ENG2503 – America and Britain in the World

Schedule, syllabus and examination date

Choose semester

Course content

This course focuses on the foreign policy of both the U.K. and the U.S. from 1945 to the present, with particular attention to the period from 1992 to the present (the post-Cold War era). We will consider both policies and perspectives, examining the relation between foreign policy and domestic politics, openness to the world and national autonomy, global governance and national leadership, cooperation and deterrence, soft power and hard power. In the process we will learn to explain the character of the current world order and its prospects for the future.

Topic for Autumn 2020

Learning outcome

After completing this course, you:

  • have an understanding of, and insight into, the development of British and American foreign policies since 1945
  • can analyze the relation between national identity and outlook on the world, and between domestic politics and foreign policy
  • can analyze the impact of financial globalization and economic regionalization on the conduct of British and American foreign policy after 1991
  • can analyze the impact of migration and domestic terrorism on popular and elite perceptions of foreign policy in both Britain and America
  • can analyze the impact of wars for humanitarian intervention on current foreign policy
  • can explain the shift in foreign policy in the last decade in both Britain and the United States


Students who are admitted to study programmes at UiO must each semester register which courses and exams they wish to sign up for in Studentweb.

If you are not already enrolled as a student at UiO, please see our information about admission requirements and procedures.


Recommended previous knowledge

It is recommended that students take ENG1505 British Civilization and ENG1506 American Civilization before attending this course


Seminars, 2 hours per week for 10 weeks. 20 hours in all.

You are expected to turn up prepared for the seminar, having covered the assigned reading for each session, and any exercises you have been asked to work on in advance.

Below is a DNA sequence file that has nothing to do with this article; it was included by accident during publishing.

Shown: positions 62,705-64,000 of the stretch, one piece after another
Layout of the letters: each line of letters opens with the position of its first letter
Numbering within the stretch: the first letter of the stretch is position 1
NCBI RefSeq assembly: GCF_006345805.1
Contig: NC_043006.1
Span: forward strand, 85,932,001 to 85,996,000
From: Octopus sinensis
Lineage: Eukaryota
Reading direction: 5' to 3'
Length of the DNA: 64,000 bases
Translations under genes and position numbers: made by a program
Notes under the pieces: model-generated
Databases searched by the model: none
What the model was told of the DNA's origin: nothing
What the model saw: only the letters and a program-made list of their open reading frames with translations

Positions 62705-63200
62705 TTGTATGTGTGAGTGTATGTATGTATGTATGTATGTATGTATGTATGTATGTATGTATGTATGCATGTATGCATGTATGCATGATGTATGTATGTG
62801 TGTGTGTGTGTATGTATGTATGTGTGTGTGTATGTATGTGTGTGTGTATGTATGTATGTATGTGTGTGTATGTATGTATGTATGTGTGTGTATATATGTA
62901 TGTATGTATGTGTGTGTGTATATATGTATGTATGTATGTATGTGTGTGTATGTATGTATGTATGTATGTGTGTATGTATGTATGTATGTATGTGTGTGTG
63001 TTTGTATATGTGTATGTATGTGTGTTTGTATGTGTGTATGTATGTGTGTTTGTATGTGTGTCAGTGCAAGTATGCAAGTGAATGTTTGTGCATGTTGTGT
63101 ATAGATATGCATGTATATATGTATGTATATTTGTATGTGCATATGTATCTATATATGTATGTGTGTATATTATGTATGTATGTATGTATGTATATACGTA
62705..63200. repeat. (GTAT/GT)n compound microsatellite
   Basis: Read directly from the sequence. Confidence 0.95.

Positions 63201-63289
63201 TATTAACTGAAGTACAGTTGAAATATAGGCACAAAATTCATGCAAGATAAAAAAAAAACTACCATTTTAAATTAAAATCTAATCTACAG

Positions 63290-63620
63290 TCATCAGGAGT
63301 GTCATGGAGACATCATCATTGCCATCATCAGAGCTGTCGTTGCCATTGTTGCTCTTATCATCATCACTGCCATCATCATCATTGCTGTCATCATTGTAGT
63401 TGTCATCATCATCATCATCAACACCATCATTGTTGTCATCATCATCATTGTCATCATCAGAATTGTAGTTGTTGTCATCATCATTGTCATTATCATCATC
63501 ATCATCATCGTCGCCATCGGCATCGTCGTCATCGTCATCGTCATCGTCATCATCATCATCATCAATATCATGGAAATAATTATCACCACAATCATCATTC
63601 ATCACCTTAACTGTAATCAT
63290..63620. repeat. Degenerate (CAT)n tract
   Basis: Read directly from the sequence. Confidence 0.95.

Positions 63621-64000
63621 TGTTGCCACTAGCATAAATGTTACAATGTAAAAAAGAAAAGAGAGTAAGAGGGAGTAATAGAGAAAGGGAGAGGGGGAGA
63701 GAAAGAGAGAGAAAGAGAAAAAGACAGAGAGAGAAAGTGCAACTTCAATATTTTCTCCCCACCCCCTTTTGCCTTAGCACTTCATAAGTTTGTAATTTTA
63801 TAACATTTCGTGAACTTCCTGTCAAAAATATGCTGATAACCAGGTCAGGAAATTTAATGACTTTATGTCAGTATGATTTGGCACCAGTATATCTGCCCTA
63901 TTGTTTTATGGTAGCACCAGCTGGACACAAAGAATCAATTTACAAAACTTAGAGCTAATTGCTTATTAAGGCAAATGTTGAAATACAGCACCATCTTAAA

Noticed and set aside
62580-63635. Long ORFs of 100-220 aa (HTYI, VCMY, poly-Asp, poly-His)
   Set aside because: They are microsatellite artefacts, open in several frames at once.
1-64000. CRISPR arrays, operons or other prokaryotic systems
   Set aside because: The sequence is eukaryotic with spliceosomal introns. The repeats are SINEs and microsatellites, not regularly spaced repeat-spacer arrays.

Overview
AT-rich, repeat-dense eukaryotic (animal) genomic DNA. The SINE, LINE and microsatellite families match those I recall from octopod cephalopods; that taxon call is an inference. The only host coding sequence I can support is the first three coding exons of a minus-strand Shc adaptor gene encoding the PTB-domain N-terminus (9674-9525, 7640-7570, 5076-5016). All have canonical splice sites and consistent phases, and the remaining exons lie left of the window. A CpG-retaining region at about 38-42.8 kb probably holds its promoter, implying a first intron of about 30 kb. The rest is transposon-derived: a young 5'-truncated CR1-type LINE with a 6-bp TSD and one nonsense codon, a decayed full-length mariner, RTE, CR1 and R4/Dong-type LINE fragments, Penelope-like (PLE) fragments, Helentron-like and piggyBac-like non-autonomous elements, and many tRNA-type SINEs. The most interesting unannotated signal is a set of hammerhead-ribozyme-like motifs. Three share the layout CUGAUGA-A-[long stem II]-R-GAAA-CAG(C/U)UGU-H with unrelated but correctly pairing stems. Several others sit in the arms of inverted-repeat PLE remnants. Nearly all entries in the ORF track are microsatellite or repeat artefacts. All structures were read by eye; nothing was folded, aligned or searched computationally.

Obligatory activities:

  • Students will prepare three mini-essays of 2 pages each for a total of 6 pages. Submission of these essays are required to sit the exam. Students choose three weekly topics on which to write these essays. Topic questions for these topics are provided in the syllabus. One mini-essay is due at mid-term and the final two mini-essays are due at the end of the teaching semester. Read more about rules concerning valid excuses and how to apply for approved postponements here.
  • For autumn 2020, attendance is not required, but highly recommended.

All obligatory activities must be approved in the same semester for you to sit the exam. Fulfilled course requirements are only valid the semester you attend the course.


The final grade is set on the basis of a written term paper (7-8 standard pages à 2,300 characters)

Submit assignments in Inspera

You submit your assignment in the digital examination system Inspera. Read about how to submit assignments in Inspera.

Use of sources and citation

You should familiarize yourself with the rules that apply to the use of sources and citations. If you violate the rules, you may be suspected of cheating/attempted cheating.

Language of examination

The examination text is given in English, and you submit your response in English.

Grading scale

Grades are awarded on a scale from A to F, where A is the best grade and F is a fail. Read more about the grading system.

Explanations and appeals

Resit an examination

Special examination arrangements

Application form, deadline and requirements for special examination arrangements.

Facts about this course






Every other autumn starting 2020


Every other autumn starting 2020

Teaching language